In a tale as old as time, a lack of infrastructure on the Darling Downs and in south-west Queensland is stymieing development and causing a lot of opportunities to go unharnessed.
In a region that represents 25 per cent of Queensland’s area and is home to 25pc of Queensland’s beef herd and 70pc of the state’s grain and pulse production, that’s a significant restraint on economic prosperity.
Meeting in Roma on Friday, mayors from the Bulloo, Quilpe, Paroo, Murweh and Balonne shires, and the Maranoa, Goondiwindi, Western Downs, and Toowoomba regions discussed how best to take advantage of the opportunities presented by the Inland Rail.
Toowoomba Region Mayor Paul Antonio said the group had come together to speak for an area that needs to be represented.
“This region is a major food producing area and we are desperately short of infrastructure and understanding from all levels of government,” Mr Antonio said.
“We in Toowoomba are positioned to be an export hub and we’re positioned to be a logistics hub.
“Inland rail is critical to Toowoomba; it will mean an enormous opportunity to bring products to Toowoomba and the region to prepare for export.
“If we build this connectivity there’s potential for everyone out here.”
Mayor of the Maranoa Region, Tyson Golder, said with the Inland Rail project building momentum it was necessary the region use that to their advantage.
“We’ve got a lot of resources that aren’t harnessed and are undeveloped,” he said.
The Inland Rail project has continued to build momentum in Queensland with the State's Coordinator-General declaring the section between the New South Wales and Queensland border and Gowrie as a ‘Coordinated Project’ this week.
Deputy Prime Minister and Minister for Infrastructure and Transport Michael McCormack said the announcement was an important step for the key Queensland link.
“With this declaration the Australian Rail Track Corporation (ARTC) will start the environmental impact assessment phase, involving detailed environmental studies and community consultation,” Mr McCormack said.
“Inland Rail in Queensland will be dual gauge and will enable agricultural and bulk freight from south-east Queensland to travel to market faster and at a lower cost.”
Federal Minister for Finance Mathias Cormann said Inland Rail would open up a new freight option for southern Queensland, improving efficiency and competitiveness for producers.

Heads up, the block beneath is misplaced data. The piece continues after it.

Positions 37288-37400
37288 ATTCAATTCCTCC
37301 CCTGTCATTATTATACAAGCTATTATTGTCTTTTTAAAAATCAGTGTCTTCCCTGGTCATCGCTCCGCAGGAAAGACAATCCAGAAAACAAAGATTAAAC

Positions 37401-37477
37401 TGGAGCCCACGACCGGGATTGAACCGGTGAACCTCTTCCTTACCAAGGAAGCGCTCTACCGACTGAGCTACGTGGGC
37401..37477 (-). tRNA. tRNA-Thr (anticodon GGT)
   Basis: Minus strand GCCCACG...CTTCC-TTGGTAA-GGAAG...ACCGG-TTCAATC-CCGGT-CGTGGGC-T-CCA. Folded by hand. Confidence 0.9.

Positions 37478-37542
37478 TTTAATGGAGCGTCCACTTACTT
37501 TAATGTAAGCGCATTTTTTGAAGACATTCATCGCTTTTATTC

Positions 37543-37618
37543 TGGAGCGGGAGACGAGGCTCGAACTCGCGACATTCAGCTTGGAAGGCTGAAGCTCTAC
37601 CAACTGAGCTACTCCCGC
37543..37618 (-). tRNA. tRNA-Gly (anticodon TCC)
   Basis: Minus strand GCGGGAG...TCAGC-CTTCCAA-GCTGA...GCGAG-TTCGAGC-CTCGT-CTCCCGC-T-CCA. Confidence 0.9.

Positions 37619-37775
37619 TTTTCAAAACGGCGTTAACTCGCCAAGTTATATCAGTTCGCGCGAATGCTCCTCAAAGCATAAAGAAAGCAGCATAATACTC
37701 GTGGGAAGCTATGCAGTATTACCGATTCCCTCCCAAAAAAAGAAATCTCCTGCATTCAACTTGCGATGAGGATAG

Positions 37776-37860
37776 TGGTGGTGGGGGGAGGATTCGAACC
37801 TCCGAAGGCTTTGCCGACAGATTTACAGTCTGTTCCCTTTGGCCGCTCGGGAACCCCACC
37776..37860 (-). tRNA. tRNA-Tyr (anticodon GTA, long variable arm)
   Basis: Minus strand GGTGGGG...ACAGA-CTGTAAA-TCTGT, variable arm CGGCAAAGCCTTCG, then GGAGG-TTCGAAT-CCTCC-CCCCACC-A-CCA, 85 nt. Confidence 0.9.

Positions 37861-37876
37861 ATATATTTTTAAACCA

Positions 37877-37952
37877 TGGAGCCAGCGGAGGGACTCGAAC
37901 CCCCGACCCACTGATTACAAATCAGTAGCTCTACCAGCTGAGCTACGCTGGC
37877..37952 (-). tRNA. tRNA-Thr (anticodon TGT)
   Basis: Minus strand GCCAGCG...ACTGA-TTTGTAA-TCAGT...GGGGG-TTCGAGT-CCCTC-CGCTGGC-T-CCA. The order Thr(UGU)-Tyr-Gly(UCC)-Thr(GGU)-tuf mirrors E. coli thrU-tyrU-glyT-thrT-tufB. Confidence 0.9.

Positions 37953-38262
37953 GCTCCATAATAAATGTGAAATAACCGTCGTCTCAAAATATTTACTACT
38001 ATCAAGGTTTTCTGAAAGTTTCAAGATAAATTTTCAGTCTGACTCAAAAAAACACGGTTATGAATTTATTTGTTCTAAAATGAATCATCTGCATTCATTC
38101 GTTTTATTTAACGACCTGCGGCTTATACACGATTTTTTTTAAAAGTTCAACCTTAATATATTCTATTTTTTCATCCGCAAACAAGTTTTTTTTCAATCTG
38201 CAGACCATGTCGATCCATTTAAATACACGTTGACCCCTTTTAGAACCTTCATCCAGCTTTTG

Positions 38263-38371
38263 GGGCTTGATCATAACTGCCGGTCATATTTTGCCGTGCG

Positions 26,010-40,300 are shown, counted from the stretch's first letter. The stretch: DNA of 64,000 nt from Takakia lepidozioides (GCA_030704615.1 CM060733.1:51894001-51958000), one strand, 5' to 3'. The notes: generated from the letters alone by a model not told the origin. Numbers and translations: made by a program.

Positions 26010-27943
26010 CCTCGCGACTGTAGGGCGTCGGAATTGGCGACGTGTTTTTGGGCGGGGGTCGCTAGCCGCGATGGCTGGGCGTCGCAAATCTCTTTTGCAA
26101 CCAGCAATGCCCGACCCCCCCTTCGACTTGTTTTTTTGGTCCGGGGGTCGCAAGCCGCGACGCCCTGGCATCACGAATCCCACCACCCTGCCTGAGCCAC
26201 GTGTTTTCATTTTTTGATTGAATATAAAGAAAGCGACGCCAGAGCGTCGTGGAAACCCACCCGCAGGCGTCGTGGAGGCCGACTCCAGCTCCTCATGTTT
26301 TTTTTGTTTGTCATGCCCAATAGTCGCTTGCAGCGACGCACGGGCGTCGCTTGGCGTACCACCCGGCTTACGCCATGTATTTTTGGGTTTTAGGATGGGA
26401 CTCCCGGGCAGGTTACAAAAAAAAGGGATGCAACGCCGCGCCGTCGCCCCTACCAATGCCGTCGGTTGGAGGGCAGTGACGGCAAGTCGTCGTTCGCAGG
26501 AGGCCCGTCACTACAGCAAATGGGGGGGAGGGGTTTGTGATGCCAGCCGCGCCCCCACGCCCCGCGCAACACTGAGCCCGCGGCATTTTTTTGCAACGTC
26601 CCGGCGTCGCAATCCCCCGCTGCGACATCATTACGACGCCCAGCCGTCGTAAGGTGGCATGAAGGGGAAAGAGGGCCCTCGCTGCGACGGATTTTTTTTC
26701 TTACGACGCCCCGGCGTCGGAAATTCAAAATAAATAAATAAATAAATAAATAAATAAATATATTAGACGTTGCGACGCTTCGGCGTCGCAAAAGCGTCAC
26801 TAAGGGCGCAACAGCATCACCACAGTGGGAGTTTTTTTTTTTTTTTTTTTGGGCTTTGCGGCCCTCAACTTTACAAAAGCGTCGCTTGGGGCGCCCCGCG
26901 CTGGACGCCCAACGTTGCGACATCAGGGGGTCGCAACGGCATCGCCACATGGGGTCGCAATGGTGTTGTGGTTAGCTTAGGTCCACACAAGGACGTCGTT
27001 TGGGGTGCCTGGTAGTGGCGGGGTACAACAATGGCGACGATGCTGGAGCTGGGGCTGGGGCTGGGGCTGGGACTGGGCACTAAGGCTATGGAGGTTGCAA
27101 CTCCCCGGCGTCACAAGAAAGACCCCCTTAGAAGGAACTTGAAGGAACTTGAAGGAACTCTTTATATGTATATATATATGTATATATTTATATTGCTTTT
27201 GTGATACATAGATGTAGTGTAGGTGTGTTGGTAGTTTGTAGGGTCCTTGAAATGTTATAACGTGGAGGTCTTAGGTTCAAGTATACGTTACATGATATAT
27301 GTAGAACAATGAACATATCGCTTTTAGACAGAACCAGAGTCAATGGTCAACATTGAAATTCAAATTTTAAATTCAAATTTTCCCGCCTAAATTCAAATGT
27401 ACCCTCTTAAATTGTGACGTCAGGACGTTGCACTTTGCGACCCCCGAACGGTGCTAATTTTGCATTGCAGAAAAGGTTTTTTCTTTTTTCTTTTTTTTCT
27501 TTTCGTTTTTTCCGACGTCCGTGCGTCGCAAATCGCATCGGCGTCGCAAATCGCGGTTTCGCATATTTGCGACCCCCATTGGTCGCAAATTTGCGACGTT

“Inland Rail is set to boost economic development and investment, including in regional Queensland and will return $16 billion to the national economy during the delivery phase and into operation,” Mr Cormann said.
Despite government hyping up the benefits of the ‘iconic’ Inland Rail plan, Port of Brisbane chief operating officer Peter Keyte said Inland Rail was fundamentally flawed and that agricultural exports through the Port of Brisbane would not benefit from it until a dedicated freight line through Brisbane's south-eastern suburbs was built.
“The last mile from Acacia Ridge to the Port is like a bottleneck,” he said.
Overhead electric wires on the Brisbane suburban rail network prevent the transit of double-stacked containers and Mr Keyte said this ‘bottleneck’ effect had seen more and more freight be transported by road.
“In 2006 almost 13pc of containers were transported via rail to Brisbane, but that has dropped to less than three per cent,” he said.
“In 10 years there’ll be double the trucks on the roads. This is not an anti-truck story, it’s a balance story.”
Instead, the Port is pushing for the Inland Rail project to be extended from its current end point at Acacia Ridge to the port proper by way of a dedicated freight rail connection.
Toowoomba Region Mayor Paul Antonio said news of the signing of a new Trans Pacific Partnership offered new opportunities for beef producers.
“An efficient, integrated transport network is vital to maintaining supply to all customers,” he said.
Currently, 50pc of Queensland’s agriculture exports go through the Port of Brisbane with 55pc of that agricultural export coming from the Darling Downs and south-west Queensland.
With a rail terminal that is under-utilised and clear evidence of significant untapped potential in the Downs and south-west region, Mr Keyte said the port was “well-positioned” to handle anything the region could send their way.